Bad weather, rising oil prices, and demographic shifts are causing food prices worldwide to skyrocket, inciting protests, violence, and hunger in nations across the globe. Food prices have reached their highest levels since the United Nations (UN) Food and Agriculture Organization began calculating its food price index in 1990; in the United States, food prices made their largest gain since November of 1974 this past month. Here’s a more in-depth look at what is causing the price hikes and how long these prices will stay.
A Perfect Storm
The rise in global food prices is not a simple case of supply and demand, though much of it can be explained that way. According to the United States Department of Agriculture (USDA), the US demand for both corn and wheat are currently exceeding the supplies of the crop, thereby pushing prices higher. Additionally, as China and India, the two most populous countries in the world, become more affluent, so do their dietary choices. Meat consumption in China, for example, has risen a whopping 91 percent from a decade ago. This demand has single-handedly driven up the price of soybeans used in animal feed, and today almost 80 percent of all of the corn grown in the US goes to feed livestock worldwide. But what happened to the supply? Firstly, a heap of poor weather events has contributed to lower crop yields: a poor winter-wheat crop in China, floods in Australia, a drought in Russia, and a cool summer in Iowa have all resulted in smaller harvests. Moreover, as crude oil prices rise due to instability in oil-producing countries, food prices shoot up as well. The reason is two-fold: as crude oil becomes more expensive, crop-based biodiesel and ethanol become a more attractive alternative, thereby increasing demand for corn. At the same time, the fuel (both oil and biofuels) needed to grow, harvest, and transport food worldwide will drive the price of the food itself higher.
Cause and Effect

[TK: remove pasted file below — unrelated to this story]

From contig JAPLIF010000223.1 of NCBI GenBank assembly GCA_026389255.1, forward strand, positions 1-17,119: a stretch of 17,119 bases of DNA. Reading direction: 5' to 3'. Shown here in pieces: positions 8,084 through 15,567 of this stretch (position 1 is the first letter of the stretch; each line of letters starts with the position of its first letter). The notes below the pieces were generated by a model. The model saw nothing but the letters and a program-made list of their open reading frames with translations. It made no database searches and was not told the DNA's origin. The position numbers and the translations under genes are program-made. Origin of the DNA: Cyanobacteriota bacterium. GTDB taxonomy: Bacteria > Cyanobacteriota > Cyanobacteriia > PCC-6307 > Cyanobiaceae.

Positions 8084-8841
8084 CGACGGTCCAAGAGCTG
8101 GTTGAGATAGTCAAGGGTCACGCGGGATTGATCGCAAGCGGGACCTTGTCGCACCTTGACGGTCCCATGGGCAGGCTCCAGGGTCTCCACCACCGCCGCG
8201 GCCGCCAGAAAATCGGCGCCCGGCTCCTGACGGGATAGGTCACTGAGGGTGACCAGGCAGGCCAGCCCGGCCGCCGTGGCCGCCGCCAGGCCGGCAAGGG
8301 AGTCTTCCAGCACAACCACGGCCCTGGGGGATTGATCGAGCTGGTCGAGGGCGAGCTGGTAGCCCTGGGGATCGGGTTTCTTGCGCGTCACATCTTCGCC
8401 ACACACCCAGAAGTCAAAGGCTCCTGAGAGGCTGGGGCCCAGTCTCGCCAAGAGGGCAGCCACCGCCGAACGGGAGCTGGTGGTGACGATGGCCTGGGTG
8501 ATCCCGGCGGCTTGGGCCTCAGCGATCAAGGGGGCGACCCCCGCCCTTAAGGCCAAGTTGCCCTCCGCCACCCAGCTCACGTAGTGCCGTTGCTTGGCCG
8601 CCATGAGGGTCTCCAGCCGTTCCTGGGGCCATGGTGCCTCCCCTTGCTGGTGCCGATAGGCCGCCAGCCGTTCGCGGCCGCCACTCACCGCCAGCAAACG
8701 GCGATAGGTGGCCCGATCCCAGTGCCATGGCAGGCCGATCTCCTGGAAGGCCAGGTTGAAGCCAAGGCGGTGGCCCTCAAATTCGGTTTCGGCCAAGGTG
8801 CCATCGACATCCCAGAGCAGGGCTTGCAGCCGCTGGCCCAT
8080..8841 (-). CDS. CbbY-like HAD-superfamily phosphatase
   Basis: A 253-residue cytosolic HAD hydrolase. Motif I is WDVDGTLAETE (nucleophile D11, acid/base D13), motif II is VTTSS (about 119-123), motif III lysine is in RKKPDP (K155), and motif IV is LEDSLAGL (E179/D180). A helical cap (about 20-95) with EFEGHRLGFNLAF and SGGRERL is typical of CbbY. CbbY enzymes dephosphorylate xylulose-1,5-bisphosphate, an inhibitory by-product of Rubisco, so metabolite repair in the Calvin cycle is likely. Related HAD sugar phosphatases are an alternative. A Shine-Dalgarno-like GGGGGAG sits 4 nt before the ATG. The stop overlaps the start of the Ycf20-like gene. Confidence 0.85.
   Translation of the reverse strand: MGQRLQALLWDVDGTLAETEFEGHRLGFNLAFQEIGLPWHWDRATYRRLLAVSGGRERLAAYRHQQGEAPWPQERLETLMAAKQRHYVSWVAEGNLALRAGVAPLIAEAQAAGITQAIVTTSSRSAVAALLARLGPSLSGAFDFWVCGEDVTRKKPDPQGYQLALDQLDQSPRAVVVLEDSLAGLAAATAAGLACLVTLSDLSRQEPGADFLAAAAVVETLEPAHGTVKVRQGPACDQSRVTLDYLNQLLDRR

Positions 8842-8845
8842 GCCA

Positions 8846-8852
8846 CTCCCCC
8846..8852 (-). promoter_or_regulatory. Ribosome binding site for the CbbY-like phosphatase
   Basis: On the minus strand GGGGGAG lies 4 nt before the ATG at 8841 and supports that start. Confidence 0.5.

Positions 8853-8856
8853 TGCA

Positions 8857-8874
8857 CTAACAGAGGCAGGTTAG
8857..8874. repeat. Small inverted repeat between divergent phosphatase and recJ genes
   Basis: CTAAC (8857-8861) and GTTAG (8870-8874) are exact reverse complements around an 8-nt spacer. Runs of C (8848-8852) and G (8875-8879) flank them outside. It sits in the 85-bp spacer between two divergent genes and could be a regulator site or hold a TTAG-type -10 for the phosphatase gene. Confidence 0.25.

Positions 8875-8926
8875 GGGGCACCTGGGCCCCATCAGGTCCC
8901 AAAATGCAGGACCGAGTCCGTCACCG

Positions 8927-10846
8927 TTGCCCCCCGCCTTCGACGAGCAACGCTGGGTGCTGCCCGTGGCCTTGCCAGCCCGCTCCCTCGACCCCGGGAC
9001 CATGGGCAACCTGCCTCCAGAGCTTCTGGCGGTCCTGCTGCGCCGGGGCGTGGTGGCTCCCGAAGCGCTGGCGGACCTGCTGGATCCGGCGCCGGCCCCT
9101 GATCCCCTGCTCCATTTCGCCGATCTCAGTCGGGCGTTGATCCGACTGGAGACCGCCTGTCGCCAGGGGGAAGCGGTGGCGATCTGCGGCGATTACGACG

Rising food prices might not mean much to the American consumer and those in developed nations—a 10-cent increase for a pound of spinach won’t necessarily break the bank. It does, however, mean much more for developing nations. The average American household spends about nine percent of its income on food, compared to a staggering 50 percent for households in emerging nations. According to the World Bank, the recent food-price hikes will cause more than 44 million people to fall into extreme poverty. To make matters worse, demand is going to keep rising. A recent UN report estimated that by 2050, world food production will have to jump a whopping 70 percent to feed the estimated world population of 9 billion. Production of major crops will have to jump even more, as the demand for both meat and biofuels rises over the next four decades.
While late-winter precipitation in China has led to a better than expected wheat crop and US growers are already making plans to bump up their planting plans, uncertainty plagues growers, manufacturers, and mouths from Mexico City to Melbourne. While some believe that investments in agriculture, using genetically modified crops engineered to produce higher yields, or reducing biofuel use are solutions, others suggest eating less meat and dumping industrial agriculture for more sustainable methods to help alleviate food-supply woes. For example, a recent UN study found that small-scale, sustainable farming could double food production in developing nations. Still, most experts say we should get used to higher prices. According to International Monetary Fund (IMF) research department staff Thomas Helbling and Shaun Roache, “The main reasons for rising demand for food reflect structural changes in the global economy that will not be reversed.” They continue, “Policymakers—particularly in emerging and developing economies—will likely have to continue confronting the challenges posed by food prices that are both higher and more volatile than the world has been used to.”
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